“Brilliant children”

  • Installtion view at Aichi Triennale 2019
    “Brilliant children” 2019
    Photo: Takeshi Hirabayashi


The interior of the venue is subdivided by temporary walls into smaller exhibition spaces, through which traffic lines guide visitors on their tour around a total of more than 180 paintings. Starting with the large painting of a crane truck in the first space, such motifs as children and cars keep appear in subsequent works, along with countless texts that are scattered all over the place. Rather than functioning as independent, individual works, the single elements together make up an installation piece that revolves around one subject matter. Although centering around paintings, the work unfolds along a time axis. On display in the last space is a painting of a child in a car, with birds of various colors and a crane around it.
The subject of this work is a car accident that occurred in reality. The accident was caused by an epileptic who suffered a seizure while driving, eventually killing six elementary school students. The case triggered various social reactions, including the enactment of a law to punish driving that causes death or injury. Based on his research into the accident, the artist addresses in his work not only issues of the "victims" but also of the "perpetrator," while also referring to the notion of violence that lurks in the automobiles we use in everyday life.
A display of multiple connected paintings arranged in an interior setting, this research-based installation documenting an accident surely is quite unique as an art exhibit. While one may point out certain influences from video art, which the artist originally studied, the work can be interpreted as a reminder of that prayer-like notion in the act of painting that makes it almost like a requiem, as opposed to using a camera for shooting and editing images.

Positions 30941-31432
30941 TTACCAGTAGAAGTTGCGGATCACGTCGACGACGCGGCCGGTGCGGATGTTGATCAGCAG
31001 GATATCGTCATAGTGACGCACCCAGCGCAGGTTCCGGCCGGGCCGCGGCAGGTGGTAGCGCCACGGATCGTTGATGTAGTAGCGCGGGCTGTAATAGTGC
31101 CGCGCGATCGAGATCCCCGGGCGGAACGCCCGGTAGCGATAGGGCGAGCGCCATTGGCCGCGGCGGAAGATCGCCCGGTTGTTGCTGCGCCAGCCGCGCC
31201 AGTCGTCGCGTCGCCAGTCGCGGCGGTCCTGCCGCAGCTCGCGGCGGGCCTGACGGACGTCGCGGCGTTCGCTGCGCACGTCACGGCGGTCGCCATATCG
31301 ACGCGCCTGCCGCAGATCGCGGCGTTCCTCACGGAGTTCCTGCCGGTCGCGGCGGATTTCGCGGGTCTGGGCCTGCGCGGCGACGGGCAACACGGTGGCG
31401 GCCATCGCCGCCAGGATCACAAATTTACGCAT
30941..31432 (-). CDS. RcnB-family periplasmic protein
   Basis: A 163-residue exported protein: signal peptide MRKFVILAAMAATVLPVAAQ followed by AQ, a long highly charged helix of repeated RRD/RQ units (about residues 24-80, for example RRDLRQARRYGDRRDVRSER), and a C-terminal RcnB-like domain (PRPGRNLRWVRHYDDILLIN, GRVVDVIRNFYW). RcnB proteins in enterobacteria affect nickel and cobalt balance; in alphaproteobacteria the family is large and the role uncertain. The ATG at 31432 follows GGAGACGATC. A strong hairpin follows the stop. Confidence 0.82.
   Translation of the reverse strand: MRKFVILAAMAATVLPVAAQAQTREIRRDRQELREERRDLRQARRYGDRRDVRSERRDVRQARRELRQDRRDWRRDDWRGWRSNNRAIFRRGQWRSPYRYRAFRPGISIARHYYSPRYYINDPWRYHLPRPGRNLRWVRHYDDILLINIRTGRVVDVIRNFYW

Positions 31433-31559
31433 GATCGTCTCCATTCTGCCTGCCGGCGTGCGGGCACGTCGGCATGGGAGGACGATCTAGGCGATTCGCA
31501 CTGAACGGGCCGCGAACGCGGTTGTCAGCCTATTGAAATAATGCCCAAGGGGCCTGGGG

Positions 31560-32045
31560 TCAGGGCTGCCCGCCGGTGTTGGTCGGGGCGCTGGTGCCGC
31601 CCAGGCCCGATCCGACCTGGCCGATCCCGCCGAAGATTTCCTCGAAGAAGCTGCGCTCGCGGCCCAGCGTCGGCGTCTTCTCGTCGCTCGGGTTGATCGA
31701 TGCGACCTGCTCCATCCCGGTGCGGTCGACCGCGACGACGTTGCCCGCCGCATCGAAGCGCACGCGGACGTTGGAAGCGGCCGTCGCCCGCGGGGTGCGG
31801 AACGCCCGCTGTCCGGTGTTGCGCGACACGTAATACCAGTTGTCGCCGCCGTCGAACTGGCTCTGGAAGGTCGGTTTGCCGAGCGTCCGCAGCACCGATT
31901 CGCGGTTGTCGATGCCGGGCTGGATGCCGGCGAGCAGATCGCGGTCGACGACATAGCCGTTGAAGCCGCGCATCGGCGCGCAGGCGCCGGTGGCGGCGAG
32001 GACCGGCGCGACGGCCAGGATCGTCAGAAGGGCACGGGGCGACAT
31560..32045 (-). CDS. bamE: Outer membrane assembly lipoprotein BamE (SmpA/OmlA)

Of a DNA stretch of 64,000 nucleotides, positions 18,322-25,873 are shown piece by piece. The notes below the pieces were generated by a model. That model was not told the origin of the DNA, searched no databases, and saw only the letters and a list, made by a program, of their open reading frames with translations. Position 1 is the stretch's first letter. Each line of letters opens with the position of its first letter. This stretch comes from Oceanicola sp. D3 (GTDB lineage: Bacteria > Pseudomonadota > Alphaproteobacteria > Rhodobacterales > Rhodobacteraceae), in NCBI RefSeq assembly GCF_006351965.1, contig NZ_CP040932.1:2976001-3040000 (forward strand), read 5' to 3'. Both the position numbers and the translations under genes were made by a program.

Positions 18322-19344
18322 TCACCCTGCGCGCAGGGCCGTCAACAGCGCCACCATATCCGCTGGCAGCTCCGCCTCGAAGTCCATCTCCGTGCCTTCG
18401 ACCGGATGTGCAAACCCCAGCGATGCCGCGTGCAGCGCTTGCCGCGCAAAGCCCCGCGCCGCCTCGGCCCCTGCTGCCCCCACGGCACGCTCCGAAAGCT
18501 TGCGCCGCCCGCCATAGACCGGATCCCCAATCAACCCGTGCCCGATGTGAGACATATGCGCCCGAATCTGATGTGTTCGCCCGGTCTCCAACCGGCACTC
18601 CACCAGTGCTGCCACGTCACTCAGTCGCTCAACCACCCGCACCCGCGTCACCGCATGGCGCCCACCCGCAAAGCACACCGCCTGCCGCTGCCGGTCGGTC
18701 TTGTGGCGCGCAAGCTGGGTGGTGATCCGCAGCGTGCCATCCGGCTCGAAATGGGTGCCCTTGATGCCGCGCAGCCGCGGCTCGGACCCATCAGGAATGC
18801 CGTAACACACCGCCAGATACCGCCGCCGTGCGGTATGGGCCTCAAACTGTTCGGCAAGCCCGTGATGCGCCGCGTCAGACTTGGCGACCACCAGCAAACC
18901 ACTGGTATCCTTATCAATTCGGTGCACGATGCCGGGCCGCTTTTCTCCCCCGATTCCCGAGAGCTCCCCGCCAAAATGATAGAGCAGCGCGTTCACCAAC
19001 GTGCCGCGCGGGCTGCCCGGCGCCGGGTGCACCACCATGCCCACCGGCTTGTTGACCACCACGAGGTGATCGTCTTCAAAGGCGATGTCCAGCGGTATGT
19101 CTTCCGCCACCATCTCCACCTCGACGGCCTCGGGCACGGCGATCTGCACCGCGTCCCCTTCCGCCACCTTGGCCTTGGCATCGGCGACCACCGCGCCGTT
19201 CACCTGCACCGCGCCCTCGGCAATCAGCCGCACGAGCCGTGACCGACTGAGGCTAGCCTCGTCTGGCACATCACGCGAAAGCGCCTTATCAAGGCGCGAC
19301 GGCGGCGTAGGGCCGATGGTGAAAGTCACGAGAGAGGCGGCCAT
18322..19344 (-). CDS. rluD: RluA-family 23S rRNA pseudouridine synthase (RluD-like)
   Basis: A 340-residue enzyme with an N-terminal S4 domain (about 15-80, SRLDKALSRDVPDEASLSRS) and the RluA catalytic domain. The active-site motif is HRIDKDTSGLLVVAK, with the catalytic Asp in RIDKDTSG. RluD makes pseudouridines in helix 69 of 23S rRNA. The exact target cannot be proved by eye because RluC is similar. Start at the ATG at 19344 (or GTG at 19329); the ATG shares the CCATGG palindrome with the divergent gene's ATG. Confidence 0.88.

• Born 1986 in Mie, Japan
  • Based in Tokyo, Japan

Yumisashi Kanji is a painter who consistently returns to the themes of suicide and mourning. After graduate school he started a video production company in Nagoya with a university friend, but he resigned from his role as representative director in 2013 before going to Tokyo and starting out as an artist. His mother, who had suffered mentally and physically since an earlier traffic accident, died by suicide in 2015, while Yumisashi was studying in the first class at Genron Chaos*Lounge New Art School. He had a vision of a bird holding a gold ring before her funeral procession, and this has become a core motif that appears again and again in many of the pieces that Yumisashi has created since. His Mourning O, which took the death by suicide of a pop idol 30 years prior as its theme, was awarded the Toshiko Okamoto Award at the 21st Taro Okamoto Award for Contemporary Art in 2018. Mermaid in April, Yuminashi's exhibition from the same year, was a continuation from that piece and attracted widespread attention.

Selected Works & Awards

2019 Dinamite Traveler, SHEEP STUDIO, Tokyo, Japan
2019 Taro went to the battle field, Taro Okamoto Memorial Museum, Tokyo, Japan
2018 Mermaid in April (solo), Genron Chaos * Lounge Gotanda Atelier, Tokyo, Japan
2018 The 21st Exhibition of the Taro Okamoto Award for Contemporary Art, Taro Okamoto Museum of Art, Kanagawa, Japan, Toshiko Okamoto Award
2016 First Premise First Press, Genron Chaos * Lounge New Art School Achievement Exhibition, Tokyo, Japan, Gold Prize


Maison Nagono 808


2-8-11 Nagono, Nishi-ku, Nagoya 451-0042 JAPAN


Admission until
15 minutes
before closing


Mondays (Except for National Holidays)


・12 minutes on foot from Marunouchi Station on the Sakura-dori Subway Line or Tsurumai Subway Line.
・7 minutes on foot from Kokusai Center Station on the Sakura-dori Subway Line.
・10 minutes on foot from Nagoya Station.